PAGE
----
Science Rendezvous

Bringing science to the people of Waterloo

May 10, 2010

By Greg Mercer, Record Staff

A group photo of the event.

Professor Michael Tam (left) and Dr Simarjeet Saini (right) of the Waterloo Institute for Nanotechnology (WIN) discuss how nanotechnology can be used to purify water and power the next generation of electronics.

Waterloo — Around a cluster of tables in a movie theatre coffee shop, people are getting a crash course in nanotechnology from a university professor and a laptop. In the next room, Styrofoam balls are floating in mid-air, a box frozen with liquid nitrogen is whipping around a magnetic train track and pink globs of cornstarch and water are dancing on speakers to the hip-hop sounds of Outkast.

Welcome to Science Rendezvous 2010, the every man. For the first time, the province wide event came to Waterloo Saturday, giving the public a chance to glimpse into the work of the scientists in their own backyard. Over the course of the afternoon, there were exhibits, talks and movies at the Princess Twin Theatre on King Street and Williams Coffee Pub on University Avenue West.

We want to get out into the community, to raise awareness, to create excitement about science,

said organizer Melanie Campbell, a physics and astronomy professor at the University of Waterloo.

There’s a feeling there are lots of festivals around the arts and music, but in general, the public isn’t very aware about science. We need to communicate better so the public understands what scientists do and the importance of science.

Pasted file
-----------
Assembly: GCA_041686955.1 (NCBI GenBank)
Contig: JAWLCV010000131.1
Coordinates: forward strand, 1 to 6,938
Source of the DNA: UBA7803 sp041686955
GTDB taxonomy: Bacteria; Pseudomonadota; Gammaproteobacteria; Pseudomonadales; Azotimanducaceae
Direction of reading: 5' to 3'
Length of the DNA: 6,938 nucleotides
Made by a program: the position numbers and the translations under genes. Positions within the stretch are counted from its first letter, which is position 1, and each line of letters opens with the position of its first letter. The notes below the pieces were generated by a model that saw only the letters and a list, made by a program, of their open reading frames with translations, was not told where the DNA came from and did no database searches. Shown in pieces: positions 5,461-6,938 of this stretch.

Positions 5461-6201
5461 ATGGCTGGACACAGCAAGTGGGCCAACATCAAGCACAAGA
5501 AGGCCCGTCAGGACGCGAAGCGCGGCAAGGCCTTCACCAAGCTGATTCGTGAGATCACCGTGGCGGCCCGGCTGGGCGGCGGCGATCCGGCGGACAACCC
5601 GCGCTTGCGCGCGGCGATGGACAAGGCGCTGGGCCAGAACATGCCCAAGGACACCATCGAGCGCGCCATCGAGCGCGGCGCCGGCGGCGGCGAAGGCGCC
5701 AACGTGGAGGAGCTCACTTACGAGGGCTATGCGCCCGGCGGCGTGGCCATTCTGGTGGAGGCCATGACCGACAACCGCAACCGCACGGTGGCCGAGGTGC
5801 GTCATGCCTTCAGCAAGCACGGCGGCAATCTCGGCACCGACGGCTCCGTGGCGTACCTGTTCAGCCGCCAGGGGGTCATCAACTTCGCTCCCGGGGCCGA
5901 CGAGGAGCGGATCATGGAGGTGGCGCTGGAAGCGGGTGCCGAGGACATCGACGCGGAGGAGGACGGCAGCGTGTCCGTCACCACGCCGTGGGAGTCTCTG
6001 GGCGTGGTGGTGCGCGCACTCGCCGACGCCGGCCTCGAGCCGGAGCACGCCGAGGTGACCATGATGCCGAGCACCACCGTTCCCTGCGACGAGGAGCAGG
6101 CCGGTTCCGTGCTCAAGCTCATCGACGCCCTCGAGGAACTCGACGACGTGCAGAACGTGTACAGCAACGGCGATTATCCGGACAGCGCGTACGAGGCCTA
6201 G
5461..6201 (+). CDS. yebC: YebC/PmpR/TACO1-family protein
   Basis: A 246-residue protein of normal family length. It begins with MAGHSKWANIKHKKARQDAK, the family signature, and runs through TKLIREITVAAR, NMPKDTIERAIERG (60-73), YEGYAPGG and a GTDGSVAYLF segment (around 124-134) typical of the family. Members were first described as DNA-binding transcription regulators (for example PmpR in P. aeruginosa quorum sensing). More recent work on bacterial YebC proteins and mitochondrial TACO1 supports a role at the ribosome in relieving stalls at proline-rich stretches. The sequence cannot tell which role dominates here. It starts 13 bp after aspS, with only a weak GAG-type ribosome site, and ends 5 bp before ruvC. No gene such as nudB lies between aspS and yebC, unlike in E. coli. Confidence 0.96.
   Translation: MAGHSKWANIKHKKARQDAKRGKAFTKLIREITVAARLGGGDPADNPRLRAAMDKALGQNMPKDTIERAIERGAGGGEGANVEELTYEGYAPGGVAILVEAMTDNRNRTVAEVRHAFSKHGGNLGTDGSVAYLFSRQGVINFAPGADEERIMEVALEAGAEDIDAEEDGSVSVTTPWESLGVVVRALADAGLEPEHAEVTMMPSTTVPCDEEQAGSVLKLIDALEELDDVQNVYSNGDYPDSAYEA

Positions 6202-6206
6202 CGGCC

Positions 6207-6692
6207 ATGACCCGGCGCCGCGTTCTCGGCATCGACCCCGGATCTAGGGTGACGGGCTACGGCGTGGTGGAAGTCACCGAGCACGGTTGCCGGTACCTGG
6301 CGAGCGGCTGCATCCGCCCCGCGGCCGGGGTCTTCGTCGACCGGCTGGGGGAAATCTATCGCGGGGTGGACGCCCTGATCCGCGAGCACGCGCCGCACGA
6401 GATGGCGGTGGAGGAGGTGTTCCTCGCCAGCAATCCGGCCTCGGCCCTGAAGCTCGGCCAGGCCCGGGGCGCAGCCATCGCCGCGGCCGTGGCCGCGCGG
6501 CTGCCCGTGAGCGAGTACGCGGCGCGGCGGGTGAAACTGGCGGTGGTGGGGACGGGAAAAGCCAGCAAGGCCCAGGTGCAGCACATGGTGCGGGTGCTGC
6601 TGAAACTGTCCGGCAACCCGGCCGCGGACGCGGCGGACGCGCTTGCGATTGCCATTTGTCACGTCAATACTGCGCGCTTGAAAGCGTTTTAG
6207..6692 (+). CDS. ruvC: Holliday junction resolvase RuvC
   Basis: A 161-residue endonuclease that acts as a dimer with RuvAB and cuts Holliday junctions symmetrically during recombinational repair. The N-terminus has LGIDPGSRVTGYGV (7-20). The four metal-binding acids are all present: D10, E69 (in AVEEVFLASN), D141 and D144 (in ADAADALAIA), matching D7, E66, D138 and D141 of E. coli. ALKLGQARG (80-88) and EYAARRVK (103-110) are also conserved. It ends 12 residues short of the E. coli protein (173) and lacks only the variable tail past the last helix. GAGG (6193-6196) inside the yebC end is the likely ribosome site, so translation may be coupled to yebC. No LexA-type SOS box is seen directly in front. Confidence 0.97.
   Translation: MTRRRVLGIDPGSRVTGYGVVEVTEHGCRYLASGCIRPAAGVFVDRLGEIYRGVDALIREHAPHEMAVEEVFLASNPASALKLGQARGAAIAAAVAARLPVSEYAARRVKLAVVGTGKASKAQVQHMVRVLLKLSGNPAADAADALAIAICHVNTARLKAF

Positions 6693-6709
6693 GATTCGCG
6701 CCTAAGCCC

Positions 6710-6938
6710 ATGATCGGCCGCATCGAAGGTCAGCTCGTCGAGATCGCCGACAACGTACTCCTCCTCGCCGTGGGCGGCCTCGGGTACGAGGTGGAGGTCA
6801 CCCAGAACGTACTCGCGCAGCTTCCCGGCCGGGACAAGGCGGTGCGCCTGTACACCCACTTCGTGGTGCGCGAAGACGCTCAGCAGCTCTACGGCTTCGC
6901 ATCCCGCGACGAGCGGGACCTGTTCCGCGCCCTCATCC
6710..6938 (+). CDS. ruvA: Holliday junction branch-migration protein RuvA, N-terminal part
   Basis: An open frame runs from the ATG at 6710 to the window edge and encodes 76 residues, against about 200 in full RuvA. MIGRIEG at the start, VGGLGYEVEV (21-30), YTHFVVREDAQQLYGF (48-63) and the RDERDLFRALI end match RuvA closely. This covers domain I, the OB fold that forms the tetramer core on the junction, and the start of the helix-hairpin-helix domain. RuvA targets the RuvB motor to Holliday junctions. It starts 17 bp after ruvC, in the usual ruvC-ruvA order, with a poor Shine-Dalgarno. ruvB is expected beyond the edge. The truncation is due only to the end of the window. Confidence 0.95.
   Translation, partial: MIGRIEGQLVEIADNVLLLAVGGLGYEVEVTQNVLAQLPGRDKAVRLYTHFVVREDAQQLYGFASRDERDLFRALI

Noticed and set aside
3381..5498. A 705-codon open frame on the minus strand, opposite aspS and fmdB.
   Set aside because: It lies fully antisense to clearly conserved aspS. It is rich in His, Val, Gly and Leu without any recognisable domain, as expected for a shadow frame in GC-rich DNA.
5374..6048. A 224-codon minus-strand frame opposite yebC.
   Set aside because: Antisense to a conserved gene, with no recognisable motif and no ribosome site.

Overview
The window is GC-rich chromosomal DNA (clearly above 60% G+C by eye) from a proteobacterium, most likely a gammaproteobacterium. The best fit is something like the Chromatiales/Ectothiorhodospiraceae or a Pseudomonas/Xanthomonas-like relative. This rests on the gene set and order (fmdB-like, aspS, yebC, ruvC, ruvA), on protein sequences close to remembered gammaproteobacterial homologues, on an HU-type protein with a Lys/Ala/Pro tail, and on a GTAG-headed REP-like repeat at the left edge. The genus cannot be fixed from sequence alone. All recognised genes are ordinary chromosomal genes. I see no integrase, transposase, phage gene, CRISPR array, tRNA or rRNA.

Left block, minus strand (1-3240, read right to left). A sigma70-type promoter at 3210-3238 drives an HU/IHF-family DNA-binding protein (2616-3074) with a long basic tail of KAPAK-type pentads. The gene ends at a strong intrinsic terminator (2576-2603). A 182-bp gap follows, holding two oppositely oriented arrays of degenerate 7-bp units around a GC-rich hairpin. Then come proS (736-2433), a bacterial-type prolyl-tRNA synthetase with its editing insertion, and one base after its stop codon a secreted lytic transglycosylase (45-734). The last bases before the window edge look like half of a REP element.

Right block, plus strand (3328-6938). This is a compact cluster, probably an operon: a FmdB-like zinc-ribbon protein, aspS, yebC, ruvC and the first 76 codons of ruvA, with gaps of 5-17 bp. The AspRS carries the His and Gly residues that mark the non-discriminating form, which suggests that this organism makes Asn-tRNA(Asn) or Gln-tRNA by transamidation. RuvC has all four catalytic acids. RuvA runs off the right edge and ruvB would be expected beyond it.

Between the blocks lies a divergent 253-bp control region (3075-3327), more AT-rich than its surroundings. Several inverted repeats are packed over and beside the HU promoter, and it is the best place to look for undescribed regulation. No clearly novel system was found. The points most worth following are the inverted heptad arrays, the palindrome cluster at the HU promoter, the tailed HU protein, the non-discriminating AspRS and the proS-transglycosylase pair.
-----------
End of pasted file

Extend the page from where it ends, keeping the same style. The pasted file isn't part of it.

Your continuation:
To help change that, the organizers held discussions on genetics and controlling atoms, screened the film The Quantum Tamers and displayed kid-friendly exhibits like a coffee cup engine, a superconductor train and a Bernoulli blower to catch people’s eyes. The exhibits may have been fun to look at, but they were all based on principles applied to real-world things.

The floating nitrogen train, for example, is a scaled-down version of a high-speed levitating train that runs in Singapore. And the Stirling “coffee cup” engine, which used a cold glass and a hot mug of water to turn a plastic disc, is a version of generators designed to tap the thermal energy within oceans.

Campbell hopes the day long exhibition will be expanded next year.

We figured we’d start small this year and go from there. I hope it'll grow.

Gabriela Mroczek






Gabriela Mroczek, 5, has a hair-raising experience after moving her face into the air stream while observing the "Bernoulli Effect" at Science Rendezvous 2010. Peter Lee, Record Staff.